Ella Raines wraps Duke around her little finger in Tall in the Saddle (1944).
Let’s face it: John Wayne has a woman problem. For the most part, his movies are guy movies, with fistfights and horse chases, stampedes and shootouts. But he knows his way around a strong woman—of which he co-starred with many, including Katherine Hepburn, Marlene Dietrich, and Maureen O’Hara. And as any true Wayne fan will tell you, he didn’t always come out on top in those encounters. In fact, in a TV interview, Duke was once asked about his most dangerous stunt in the movies. His answer? “Talk back to Marlene Dietrich.”
In our upcoming book, John Wayne Speaks: The Ultimate John Wayne Quote Book, we’ve dedicated an entire chapter of movie quotes to Duke’s way with women (“How To Woo A Gal”), even though he was often tongue-tied, clueless, or as simple as butter on a chuckwagon biscuit.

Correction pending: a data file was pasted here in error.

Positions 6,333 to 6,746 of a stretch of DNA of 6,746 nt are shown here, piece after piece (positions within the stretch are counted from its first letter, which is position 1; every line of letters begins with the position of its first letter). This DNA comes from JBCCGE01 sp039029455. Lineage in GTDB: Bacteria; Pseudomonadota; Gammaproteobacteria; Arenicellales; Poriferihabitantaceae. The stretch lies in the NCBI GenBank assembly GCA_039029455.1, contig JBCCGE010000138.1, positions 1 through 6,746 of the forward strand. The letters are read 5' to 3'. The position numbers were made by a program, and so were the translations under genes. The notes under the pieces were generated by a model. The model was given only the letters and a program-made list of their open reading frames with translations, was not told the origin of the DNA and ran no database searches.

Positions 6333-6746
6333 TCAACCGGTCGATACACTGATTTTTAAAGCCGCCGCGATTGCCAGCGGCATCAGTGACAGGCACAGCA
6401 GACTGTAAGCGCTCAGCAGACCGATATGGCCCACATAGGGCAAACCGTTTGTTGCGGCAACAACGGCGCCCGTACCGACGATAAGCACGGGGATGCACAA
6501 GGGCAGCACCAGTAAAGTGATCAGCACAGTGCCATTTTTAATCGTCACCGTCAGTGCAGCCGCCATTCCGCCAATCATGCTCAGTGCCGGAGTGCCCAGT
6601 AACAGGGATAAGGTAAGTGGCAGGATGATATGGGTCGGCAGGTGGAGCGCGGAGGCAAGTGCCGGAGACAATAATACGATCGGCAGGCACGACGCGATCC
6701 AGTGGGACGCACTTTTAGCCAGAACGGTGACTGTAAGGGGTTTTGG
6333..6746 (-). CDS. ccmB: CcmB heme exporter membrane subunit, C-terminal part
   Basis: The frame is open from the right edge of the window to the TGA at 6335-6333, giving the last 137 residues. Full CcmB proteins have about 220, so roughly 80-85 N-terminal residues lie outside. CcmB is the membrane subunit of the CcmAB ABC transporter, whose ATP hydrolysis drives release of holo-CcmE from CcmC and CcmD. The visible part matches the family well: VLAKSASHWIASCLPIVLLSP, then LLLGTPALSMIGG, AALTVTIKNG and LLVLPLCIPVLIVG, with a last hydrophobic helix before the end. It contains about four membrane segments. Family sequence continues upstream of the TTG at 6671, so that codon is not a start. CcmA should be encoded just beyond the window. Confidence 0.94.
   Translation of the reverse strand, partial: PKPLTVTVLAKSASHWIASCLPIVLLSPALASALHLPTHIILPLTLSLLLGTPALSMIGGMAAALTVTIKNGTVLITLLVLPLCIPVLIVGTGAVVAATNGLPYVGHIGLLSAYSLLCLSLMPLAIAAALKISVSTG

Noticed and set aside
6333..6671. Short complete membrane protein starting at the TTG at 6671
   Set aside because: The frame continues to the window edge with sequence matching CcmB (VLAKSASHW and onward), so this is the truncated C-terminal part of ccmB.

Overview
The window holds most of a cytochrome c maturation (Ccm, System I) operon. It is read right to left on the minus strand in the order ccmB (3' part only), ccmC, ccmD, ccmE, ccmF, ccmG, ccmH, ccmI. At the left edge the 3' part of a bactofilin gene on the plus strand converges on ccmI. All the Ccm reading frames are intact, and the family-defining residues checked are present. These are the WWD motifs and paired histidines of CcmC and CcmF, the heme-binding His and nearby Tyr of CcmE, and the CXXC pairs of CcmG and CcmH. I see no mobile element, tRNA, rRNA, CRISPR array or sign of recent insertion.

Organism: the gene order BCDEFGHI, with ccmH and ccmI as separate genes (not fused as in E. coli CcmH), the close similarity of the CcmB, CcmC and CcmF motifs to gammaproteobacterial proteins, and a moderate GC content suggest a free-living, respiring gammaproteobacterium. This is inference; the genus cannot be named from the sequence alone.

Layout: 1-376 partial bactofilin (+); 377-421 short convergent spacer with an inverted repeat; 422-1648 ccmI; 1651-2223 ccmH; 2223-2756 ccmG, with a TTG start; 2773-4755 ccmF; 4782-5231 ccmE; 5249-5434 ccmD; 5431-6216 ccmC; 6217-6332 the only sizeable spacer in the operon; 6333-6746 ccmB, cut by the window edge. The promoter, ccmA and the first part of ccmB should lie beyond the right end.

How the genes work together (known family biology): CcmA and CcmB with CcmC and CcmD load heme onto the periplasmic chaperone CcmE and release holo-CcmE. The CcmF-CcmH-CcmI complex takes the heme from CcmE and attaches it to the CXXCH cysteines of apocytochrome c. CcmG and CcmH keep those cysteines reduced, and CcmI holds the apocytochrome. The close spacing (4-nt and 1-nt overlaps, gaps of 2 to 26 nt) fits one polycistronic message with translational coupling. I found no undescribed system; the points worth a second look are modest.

In July 2018, writer Laura Grieve wrote a blog post about Wayne’s leading ladies for the Western Roundup blog on the Classic Movie Hub website. Grieve has a way with words and an eye for intriguing movie situations. Here’s a taste—and we suggest you read the entire blog post!
When film fans think of John Wayne Westerns, his classic films with John Ford and Howard Hawks are often the first which come to mind.
Similarly, when one thinks of Wayne’s leading ladies, the first actress many fans think of is doubtless his five-time costar Maureen O’Hara. The feisty women O’Hara portrayed were a perfect match for Wayne’s strong characters, giving as good as she got in films such as Rio Grande (1950), The Quiet Man (1952), and McLintock! (1962).
Looking beyond Wayne’s best-known films and leading lady, here are my three favorite Wayne Westerns made with directors other than Ford or Hawks. These films are particularly special because in each case there’s an outstanding role for the lead actress. Each of these female characters is unique, but they have in common the possession of an inner strength which makes them the right match for the Duke…
Read the entire post from Laura Grieves.